I quickly realised that our success and growth was dependent on the success of 2 key factors, 1) how much we could sell and 2) how much we could dispatch in any given day. If we couldn’t sell enough or couldn’t dispatch orders fast enough then we wouldn’t survive.

If we were to upscale, I had to employ staff as otherwise the business would be too reliant on me (and with a plan to start a family this wasn’t going to be viable). Employing others meant I could step away from the ‘doing’ of the business and allowed me to work out the areas where we could upscale.

We went into new markets, growing our range from weddings to include baby and occasions. We also penetrated the wedding market to a greater extent by improving our online and magazine visibility as we found after testing various selling channels that these worked best for us.

6. Speaking of upscaling, what would you say was the most important thing to remember when trying to grow a business?

Try to grow your business a little at a time so you can keep up with the challenges you may face as a result of that growth. If you expand too quickly and your customers’ service suffers, you may be faced with bad reviews which are difficult to undo.

Also consider how big or how profitable you want to be. My aim isn’t to become the biggest, but instead to be as profitable as possible. A bigger turnover can mean more headaches and not necessarily more profits.

7. I think one of the most difficult aspects of marketing handcrafted wares is identifying the correct price point, could you talk to us about how this process works for you?

That’s very true. No one appreciates the time and attention to detail that is required to create handcrafted products so pricing is a difficult issue. We keep a very careful eye on the competition so as to ensure our price is competitive (but often not cheaper) than others and strive to aim best value for money. We believe in the product and the service we offer, and that the cheapest option isn’t always the best.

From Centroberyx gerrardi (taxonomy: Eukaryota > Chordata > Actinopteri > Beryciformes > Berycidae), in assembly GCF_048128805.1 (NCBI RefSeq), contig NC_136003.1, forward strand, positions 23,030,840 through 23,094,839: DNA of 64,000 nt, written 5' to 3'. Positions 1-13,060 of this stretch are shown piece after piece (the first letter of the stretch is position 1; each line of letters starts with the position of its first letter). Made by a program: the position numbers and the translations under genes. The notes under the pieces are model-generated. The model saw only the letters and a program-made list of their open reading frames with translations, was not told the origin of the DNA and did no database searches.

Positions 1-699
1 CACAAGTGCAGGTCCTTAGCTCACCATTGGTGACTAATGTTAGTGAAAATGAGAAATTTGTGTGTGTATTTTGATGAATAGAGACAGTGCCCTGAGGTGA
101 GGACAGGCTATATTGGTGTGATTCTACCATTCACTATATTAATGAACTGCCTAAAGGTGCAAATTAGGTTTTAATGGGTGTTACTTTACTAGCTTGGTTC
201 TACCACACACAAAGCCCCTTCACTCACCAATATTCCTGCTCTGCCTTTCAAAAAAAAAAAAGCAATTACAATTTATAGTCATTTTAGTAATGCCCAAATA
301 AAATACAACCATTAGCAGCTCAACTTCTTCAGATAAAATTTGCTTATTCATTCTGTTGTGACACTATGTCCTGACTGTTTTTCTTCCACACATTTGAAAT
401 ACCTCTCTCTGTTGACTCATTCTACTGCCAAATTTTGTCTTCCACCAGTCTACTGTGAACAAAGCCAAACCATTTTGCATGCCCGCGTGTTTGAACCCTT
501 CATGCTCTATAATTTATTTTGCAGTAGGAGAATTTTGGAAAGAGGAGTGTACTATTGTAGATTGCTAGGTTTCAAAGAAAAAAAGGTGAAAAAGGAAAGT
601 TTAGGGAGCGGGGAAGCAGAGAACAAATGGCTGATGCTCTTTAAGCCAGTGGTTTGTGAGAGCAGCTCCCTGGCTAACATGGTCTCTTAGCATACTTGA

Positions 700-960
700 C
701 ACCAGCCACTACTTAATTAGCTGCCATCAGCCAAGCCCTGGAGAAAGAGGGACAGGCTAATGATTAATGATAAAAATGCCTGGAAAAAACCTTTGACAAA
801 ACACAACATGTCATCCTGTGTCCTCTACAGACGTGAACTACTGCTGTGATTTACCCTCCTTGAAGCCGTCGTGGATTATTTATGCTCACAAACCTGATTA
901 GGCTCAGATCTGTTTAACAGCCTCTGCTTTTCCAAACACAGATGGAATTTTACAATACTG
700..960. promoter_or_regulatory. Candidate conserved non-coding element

8. Could you talk to us about identifying designs with commercial appeal as well? Is there a specific formula that you have when it comes to choosing which pieces you’re going to focus on?

Neutral designs/colours are often the designs which work best commercially as they appeal to the widest audience. If a design is very specific to a theme or colour, then it’s likely to only sell in small volumes. That said, we find that offering a range of designs to suit all tastes is the best method, so even if a customer doesn’t like one design, there are lots of others that they will like.

You must have dealt with some fairly difficult clients before, particularly through your custom design work, any hints or tips for dealing with situations like this?

We’ve been extremely lucky and have worked with very few Bridezilla’s during the past 10 years! We keep communication as open as possible through phone and email (we find it’s always much more effective to talk to a customer who’s experiencing difficulties than communicating via email) and we send samples of artwork so the customer can be sure of what they’re going to receive. We also keep all artwork for several years and keep samples of bespoke orders for when customers come back to reorder more products.

9. To round up on a slightly more positive note; what would you say the most enjoyable moment in your journey has been?

There have been lots of highlights along the way, but the proudest one is probably the fact that we celebrated our 10th birthday last week, it was a sense of achievement and relief that we’d made it so far...I wish everyone starting or growing their own business lots of luck and happiness...Lisa x